“But what about Léna and Jules?” Willa asked as they moved quickly down the tunnel.

A grimace covered Alessio’s face. “We made a promise a long time ago that we would stick together. I’ll come back for them, but first I will get you two out.”

“Les, no!” Hélène spoke up for the first time, “If the Germans know they were hiding us, they will have already arrested them. Going back would be suicide.”

“They’re my family. I won’t leave them.” His green eyes flashed with determination.

“You know that’s not what Léna would want, mon amie. She would never forgive you if you went back for her and got yourself taken.”

“They’re my family.” Alessio repeated, but this time his voice was less determined and more broken.

“I know, but you know I’m right. There is no use now. The best you can do for them is get yourself out.”

Alessio grunted, “I know.” Willa could tell by looking at his face that it took a lot to admit there was nothing he could do.

They followed the tunnel for about five more minutes when it finally came to an end with a staircase. They crept up them and Alessio lifted the trap door an inch to peek out before opening it fully and gesturing them onward. They came out in the fireplace of an empty cottage two blocks away from Léna’s house.

Alessio turned to them right before he opened the front door, “It’s after curfew so we’ll have to be careful. Especially since we’re so close to where an arrest is going down. I think it’s best if we split up. There is a house on the other side of the quartier, number 17 on Rue de La Prune, knock four times on the side door and then ask for Monsieur Morel. They’ll take you somewhere to hide until it’s clear, then they’ll set you on the route to the border.”

“And you’ll meet us there?” Hélène questioned, “You won’t go back to your cottage.”

Alessio’s jaw ticked for a few seconds before he sighed and answered, “Yes… I’ll meet you there.”

“Good. Let’s go then, no time to waste. Good travels everyone.”

They exited and went their separate ways. Willa didn’t know what happened to the others after that. She was the only one that showed up to number 17 that night, and the only one that was put on the road to the border the next morning. Monsieur Morel had let her from Brussels down to Namur where he had put her into a barrel on a boat. She had been in that barrel for two weeks while the boat made its way down the Oise river and met the Seine in allied France. From there she made her way to Honfleur and here she was, sitting across from her twin sister but not feeling like she had anything in common with her anymore.

“Willa?” Betta snapped her out of her memories. “Do you want to go see Oliver now?”

Willa nodded and they rose from the table, making their way through the little village towards the hotel. Betta prattled on about all Willa had missed in the last two years. She complained about the shortage of sugar and how there were no young men to dance with anymore. Willa resisted the urge to shake her. Didn’t she understand that there were people dying of starvation just across the border? Who cared about not having any sugar for their tea? Belgium didn’t even have tea. Willa had lived the last two years off of bread lines, and Betta was upset because there was no sugar? Willa sighed and pushed her annoyance away. She should be thankful that her sister was so naïve. She wouldn’t wish her to understand the truth.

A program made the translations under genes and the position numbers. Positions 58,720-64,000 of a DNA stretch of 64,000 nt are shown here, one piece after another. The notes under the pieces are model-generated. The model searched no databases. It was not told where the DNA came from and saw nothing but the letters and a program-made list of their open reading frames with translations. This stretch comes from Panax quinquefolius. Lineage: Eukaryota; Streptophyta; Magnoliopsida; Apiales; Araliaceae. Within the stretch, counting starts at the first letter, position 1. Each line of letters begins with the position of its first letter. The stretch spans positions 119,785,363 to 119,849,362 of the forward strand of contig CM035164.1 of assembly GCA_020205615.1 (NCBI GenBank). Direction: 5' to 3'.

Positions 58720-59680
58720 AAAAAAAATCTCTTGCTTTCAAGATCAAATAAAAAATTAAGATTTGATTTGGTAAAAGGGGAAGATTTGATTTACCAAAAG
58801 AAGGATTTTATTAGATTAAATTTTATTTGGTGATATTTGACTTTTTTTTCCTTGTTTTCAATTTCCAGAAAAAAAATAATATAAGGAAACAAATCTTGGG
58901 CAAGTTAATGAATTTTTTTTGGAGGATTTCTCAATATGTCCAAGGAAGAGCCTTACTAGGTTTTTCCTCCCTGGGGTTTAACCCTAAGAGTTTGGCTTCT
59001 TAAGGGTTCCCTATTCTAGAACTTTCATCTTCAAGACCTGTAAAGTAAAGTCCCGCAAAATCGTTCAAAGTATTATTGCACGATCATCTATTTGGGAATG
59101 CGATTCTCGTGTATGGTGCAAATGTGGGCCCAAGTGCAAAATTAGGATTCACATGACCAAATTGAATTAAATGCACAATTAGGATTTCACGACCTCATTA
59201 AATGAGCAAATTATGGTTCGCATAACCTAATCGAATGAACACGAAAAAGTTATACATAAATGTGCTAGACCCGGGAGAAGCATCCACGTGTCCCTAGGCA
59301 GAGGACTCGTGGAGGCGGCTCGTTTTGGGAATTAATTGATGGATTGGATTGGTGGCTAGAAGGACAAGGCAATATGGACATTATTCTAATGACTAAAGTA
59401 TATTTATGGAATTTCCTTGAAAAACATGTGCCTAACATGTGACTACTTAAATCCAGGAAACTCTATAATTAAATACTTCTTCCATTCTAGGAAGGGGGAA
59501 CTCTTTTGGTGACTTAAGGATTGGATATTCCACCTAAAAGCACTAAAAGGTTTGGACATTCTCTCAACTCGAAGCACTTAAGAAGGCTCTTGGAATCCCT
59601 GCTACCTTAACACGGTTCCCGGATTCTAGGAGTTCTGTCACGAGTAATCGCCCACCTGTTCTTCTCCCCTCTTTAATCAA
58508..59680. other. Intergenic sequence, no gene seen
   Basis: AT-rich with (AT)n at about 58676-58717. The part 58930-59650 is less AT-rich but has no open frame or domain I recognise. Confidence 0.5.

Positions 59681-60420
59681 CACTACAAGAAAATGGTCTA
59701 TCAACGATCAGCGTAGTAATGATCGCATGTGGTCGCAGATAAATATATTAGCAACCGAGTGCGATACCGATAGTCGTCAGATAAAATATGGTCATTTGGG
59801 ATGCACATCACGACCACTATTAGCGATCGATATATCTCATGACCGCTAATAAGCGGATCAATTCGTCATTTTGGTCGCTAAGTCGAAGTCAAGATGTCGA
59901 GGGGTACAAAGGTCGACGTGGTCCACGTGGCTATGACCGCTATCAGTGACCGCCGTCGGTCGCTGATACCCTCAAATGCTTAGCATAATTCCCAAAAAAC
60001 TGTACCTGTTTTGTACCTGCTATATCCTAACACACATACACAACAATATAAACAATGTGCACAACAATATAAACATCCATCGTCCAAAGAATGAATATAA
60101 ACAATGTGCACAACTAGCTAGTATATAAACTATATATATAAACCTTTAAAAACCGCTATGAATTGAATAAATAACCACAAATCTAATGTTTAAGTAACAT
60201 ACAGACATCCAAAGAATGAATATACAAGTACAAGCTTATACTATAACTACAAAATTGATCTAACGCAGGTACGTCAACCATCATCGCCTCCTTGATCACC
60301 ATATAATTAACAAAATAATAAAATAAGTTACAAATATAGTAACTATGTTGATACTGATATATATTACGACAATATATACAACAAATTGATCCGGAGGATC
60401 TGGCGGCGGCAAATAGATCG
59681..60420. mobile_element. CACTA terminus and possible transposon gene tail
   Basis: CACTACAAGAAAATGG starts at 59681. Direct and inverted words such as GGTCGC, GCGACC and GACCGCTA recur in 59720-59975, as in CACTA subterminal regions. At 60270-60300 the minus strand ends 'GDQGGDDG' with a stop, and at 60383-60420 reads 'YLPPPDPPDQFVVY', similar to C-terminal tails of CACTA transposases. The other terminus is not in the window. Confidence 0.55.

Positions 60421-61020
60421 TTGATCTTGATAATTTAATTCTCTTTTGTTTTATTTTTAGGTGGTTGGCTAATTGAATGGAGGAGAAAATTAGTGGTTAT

Later that afternoon Willa watched the water of the channel churn as the ship took her towards England- towards her home. Betta sidled up to her on the ships rail and squeezed her arm.

“Drop Juliette Marguex in the channel, Sister Dear. You never have to be her again. From now on you’re just Willa Everly!”

Willa gave her a tight smile. She knew her sister meant well, but she would never be “just Willa Everly” again. As long as she lived, she would still be Juliette Marguex. She had seen too much in the past two years to go back to who she was. Willa Everly was dead and gone, she would never return. She turned and looked at her sister, the blue eyes, the brown hair, the rounded chin. It was amazing how you could look so similar to someone and yet be so different. Willa wasn’t even sure if she could really call Betta her twin anymore. Can you still be a twin when you’re not that person anymore? She averted her eyes back to the gray waters. As the white caps churned she pictured the faces of those she had lost in the last two years: The Allertons, Léna, Jules, Alessio, Hélène, and Willa Everly. What had happened to the others that night? Were they caught? Would they survive? Would she ever see them again? She didn’t know the answers to any of those questions, but she did know that she would carry their faces with her till the day she died. She glanced to the sky and let a prayer for them escape her lips. She looked back down and watched the shoreline of England creep closer. She felt hope spring up at the thought of seeing her family and her home. The hope surprised her. It had been a long time since she felt it. Maybe Willa Everly wasn’t completely dead after all. Maybe she would be able to live as both Willa and Juliette. Maybe she could find a balance between who she used to be and who she had become. She certainly hoped so… hey, there was that hope again.